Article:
It was either Tim Keller or Mark Driscoll who said that that two of the distinctive features about cities is their population density and their ethnic diversity. We had the pleasure of watching our son at the Royal Festival Hall last week. He was performing with 750 other school kids from Lambeth Primary Schools. They sang seven songs with a transport theme; Daisy, Daisy, Those Magnificent Men in their Flying Machines and others.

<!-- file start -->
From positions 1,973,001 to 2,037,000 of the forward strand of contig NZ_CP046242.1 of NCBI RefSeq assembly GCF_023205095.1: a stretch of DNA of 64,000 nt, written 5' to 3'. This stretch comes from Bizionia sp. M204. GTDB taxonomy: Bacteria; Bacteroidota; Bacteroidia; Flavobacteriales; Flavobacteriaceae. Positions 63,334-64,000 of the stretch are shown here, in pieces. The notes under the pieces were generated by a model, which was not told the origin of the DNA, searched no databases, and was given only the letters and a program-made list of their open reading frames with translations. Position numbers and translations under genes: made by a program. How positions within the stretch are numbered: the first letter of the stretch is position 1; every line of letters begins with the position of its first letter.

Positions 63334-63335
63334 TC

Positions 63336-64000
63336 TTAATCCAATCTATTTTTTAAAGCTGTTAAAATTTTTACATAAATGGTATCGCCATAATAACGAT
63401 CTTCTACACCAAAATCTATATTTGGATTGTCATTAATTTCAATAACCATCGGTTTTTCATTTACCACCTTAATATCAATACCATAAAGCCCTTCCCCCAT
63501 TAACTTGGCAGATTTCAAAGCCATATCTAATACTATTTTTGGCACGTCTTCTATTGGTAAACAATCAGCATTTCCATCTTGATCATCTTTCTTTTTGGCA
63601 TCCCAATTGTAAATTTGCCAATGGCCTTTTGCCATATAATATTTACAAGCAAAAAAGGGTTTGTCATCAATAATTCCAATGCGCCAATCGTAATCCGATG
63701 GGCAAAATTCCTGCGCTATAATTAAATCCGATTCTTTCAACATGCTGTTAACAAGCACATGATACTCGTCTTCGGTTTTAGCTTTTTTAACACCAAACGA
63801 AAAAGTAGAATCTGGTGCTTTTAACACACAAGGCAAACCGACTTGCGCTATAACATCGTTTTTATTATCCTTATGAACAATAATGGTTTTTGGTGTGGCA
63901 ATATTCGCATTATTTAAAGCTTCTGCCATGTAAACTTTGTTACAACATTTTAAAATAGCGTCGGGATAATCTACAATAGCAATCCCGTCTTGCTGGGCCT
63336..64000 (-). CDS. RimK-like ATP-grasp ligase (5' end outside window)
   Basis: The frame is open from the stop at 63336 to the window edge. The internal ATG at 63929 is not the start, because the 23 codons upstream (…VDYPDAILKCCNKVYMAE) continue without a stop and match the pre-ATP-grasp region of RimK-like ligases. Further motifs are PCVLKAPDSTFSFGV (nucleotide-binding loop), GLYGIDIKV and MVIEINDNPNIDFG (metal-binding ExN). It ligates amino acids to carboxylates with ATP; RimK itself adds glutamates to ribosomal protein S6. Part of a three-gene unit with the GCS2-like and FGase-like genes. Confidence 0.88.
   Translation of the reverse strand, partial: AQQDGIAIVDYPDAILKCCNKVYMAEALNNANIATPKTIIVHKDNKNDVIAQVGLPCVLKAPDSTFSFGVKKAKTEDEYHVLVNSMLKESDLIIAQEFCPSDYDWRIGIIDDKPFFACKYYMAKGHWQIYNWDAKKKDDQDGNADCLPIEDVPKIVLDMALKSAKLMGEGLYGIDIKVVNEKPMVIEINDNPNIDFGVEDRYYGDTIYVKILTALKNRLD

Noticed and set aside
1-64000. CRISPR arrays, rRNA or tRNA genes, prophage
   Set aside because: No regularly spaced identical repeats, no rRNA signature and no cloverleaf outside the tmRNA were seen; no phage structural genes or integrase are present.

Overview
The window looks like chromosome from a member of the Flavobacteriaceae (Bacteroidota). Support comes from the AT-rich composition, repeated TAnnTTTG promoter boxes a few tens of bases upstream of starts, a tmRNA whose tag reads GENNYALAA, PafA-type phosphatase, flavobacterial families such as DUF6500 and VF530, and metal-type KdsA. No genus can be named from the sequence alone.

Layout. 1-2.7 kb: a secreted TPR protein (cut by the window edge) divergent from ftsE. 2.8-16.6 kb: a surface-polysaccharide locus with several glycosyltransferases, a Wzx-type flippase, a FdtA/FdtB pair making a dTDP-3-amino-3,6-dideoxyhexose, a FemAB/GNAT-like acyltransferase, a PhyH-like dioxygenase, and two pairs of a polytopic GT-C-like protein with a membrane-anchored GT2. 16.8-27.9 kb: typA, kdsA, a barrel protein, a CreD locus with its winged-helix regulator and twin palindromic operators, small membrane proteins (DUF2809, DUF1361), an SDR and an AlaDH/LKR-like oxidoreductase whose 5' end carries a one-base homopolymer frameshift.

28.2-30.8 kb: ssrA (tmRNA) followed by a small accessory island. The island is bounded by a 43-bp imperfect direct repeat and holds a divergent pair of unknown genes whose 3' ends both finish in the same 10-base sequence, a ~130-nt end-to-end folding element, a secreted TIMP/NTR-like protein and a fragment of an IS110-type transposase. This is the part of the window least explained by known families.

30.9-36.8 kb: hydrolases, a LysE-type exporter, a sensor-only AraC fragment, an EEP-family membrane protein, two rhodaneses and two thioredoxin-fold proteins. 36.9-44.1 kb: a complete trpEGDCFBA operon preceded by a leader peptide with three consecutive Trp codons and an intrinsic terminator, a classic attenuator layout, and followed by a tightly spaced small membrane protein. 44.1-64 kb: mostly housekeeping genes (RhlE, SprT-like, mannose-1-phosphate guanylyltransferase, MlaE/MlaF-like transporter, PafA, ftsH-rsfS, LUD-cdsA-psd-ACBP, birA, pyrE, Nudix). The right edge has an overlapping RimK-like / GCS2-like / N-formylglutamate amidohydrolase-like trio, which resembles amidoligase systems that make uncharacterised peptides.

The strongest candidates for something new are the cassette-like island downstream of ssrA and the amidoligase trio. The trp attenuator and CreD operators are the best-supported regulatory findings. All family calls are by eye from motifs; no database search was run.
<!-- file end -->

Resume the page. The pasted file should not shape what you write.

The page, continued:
It was a terrific event. The visual spectacle of these year two kids in their different coloured school sweatshirts was amazing. But the thing that was overwhelmingly apparent was the diversity of ethnic backgrounds. In my secondary school of over 1,000 pupils we had two black kids; a brilliant athlete called Mark Sears and a very gifted footballer called Kris Kokinos. But that’s rural Northamptonshire for you. In Rufus’ class alone there’s a Mexican, an Ecuadorian, an Italian, a West Indian, a couple of Pakistani girls, a Portuguese lad and a few others I’m sure I’ve left out. They’re growing up speaking English and imbibing British culture. Rufus is just one of their mates. For them the issue of which country they originate from doesn’t really concern them. They just want to know who’s best at reading [the girls] and whose going to win at sports’ day [my money’s on Rufus; he has his mother’s temperament for the big occasion]. It remains our hope that these kids will not only grow academically whilst their in our country. We also hope that they’ll grow spiritually. Wouldn’t it be great if they left school not only with an education, but with a faith; in Christ.